The aim of the present study is estimation of ability optimal descriptors calculated with linear regression (the partial least squares (PLS)) and non-linear regressions (the kernel partial least squares (KPLS) and Levenberg- Marquardt artificial neural network (L-M ANN)) in QSRR analysis of logarithm of the retention factor in BMC (log k) for toxicity to Fathead Minnows of anilines and phenols. The stability and predictive power of these models were validated using Leave-Group-Out Cross-Validation (LGO CV) and external test set.

Results and Discussion

Linear model

Results of the GA-PLS model

The best model is selected on the basis of the highest square correlation coefficient leave-group-out cross validation (R2), the least root mean squares error (RMSE) and relative error (RE). These parameters are probably the most popular measure of how well a model fits the data. The best GA-PLS model contains 23 selected descriptors in 11 latent variables space. The R2 and mean RE for training and test sets were (0.788, 0.709) and (15.49, 22.88), respectively. The predicted values of log k are plotted against the experimental values for training and test sets in Figure 1. For this in general, the number of components (latent variables) is less than the number of independent variables in PLS analysis. The PLS model uses higher number of descriptors that allow the model to extract better structural information from descriptors to result in a lower prediction error.

Figure 1: Plots of predicted retention time against the experimental values by GA-PLS model.

Nonlinear model

Results of the GA-KPLS model

In this paper a radial basis kernel function, k(x,y)= exp(||x-y||2/c), was selected as the kernel function with where r is a constant that can be determined by considering the process to be predicted (here r was set to be 1), m is the dimension of the input space and  is the variance of the data [11-12]. It means that the value of c depends on the system under the study. The 16 descriptors in 9 latent variables space chosen by GA-KPLS feature selection methods were contained. The R2 and mean RE for training and test sets were (0.811, 0.754) and (13.08, 19.70), respectively. It can be seen from these results that statistical results for GA-KPLS model are superior to GA-PLS method. Figure 2 shows the plot of the GA-KPLS predicted versus experimental values for log k of all of the molecules in the data set. 

Results of the L-M ANN model

With the aim of improving the predictive performance of nonlinear QSRR model, L-M ANN modeling was performed. The networks were generated using the sixteen descriptors appearing in the GA-KPLS models as their inputs and log k as their output. For ANN generation, data set was separated into three groups: calibration and prediction (training) and test sets. All molecules were randomly placed in these sets. A three-layer network with a sigmoid transfer function was designed for each ANN. Before training the networks the input and output values were normalized between -1 & 1.

Figure 2: Plots of predicted log k versus the experimental values by GA-KPLS model.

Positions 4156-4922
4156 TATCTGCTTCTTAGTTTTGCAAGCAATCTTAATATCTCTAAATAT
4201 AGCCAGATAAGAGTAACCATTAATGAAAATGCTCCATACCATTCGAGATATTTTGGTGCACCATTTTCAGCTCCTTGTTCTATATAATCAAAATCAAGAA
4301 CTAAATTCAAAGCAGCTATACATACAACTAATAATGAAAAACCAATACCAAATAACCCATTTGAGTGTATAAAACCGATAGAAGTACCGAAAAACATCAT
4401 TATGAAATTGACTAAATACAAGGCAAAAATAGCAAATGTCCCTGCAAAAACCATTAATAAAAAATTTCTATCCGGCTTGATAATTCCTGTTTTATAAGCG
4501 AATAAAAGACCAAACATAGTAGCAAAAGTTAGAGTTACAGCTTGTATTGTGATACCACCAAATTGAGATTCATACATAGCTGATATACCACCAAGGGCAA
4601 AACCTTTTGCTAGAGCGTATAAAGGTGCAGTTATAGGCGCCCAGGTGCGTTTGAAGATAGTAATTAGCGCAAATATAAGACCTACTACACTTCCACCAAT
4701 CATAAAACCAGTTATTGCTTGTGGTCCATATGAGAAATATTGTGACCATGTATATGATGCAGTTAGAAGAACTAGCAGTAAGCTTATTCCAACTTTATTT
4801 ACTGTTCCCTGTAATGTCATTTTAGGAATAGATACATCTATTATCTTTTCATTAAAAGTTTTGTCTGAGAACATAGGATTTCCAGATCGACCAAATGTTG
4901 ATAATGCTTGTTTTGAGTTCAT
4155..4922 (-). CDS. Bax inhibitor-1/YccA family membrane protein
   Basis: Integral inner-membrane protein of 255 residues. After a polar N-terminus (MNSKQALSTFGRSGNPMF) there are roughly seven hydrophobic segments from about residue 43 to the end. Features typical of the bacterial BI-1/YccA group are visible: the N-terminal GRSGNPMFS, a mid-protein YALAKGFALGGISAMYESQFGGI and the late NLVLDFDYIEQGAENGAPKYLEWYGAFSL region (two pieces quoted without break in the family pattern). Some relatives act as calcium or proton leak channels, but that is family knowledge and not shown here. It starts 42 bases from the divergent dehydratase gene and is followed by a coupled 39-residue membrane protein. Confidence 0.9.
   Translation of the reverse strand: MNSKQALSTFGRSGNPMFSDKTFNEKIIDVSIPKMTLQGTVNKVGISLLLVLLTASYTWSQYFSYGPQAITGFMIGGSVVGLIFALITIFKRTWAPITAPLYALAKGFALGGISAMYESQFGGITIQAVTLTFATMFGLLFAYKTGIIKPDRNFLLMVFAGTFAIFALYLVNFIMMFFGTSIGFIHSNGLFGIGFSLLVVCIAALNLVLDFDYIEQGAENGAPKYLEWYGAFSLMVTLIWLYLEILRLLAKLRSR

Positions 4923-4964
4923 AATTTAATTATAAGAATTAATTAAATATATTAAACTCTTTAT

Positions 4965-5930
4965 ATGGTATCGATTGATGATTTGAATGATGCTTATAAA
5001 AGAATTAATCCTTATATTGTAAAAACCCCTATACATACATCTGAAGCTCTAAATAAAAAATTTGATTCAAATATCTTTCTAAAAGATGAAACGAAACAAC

The network was then trained using the training set by the back propagation strategy for optimization of the weights and bias values. The proper number of nodes in the hidden layer was determined by training the network with different number of nodes in the hidden layer. The root-mean-square error (RMSE) value measures how good the outputs are in comparison with the target values. It should be noted that for evaluating the over fitting, the training of the network for the prediction of log k must stop when the RMSE of the prediction set begins to increase while RMSE of calibration set continues to decrease. Therefore, training of the network was stopped when overtraining began. All of the above mentioned steps were carried out using basic back propagation, conjugate gradient and Levenberge-Marquardt weight update functions. It was realized that the RMSE for the training and test sets are minimum when three neurons were selected in the hidden layer. Finally, the number of iterations was optimized with the optimum values for the variables. It was realized that after 18 iterations, the RMSE for prediction set were minimum. The R2 and mean relative error for calibration, prediction and test sets were (0.976, 0.945, 0.887) and (4.14, 5.21, 8.39), respectively. Comparison between these values and other statistical parameter reveals the superiority of the L-M ANN model over other model. The key strength of neural networks, unlike regression analysis, is their ability to flexible mapping of the selected features by manipulating their functional dependence implicitly. The statistical parameters reveal the high predictive ability of L-M ANN model. The whole of these data clearly displays a significant improvement of the QSRR model consequent to nonlinear statistical treatment. Plot of predicted log k versus experimental log k values by L-M ANN for training and test sets are shown in Figure.3a and 3b. Obviously, there is a close agreement between the experimental and predicted log k and the data represent a very low scattering around a straight line with respective slope and intercept close to one and zero. As can be seen in this section, the L-M ANN is more reproducible than other models for modeling the log k of compounds.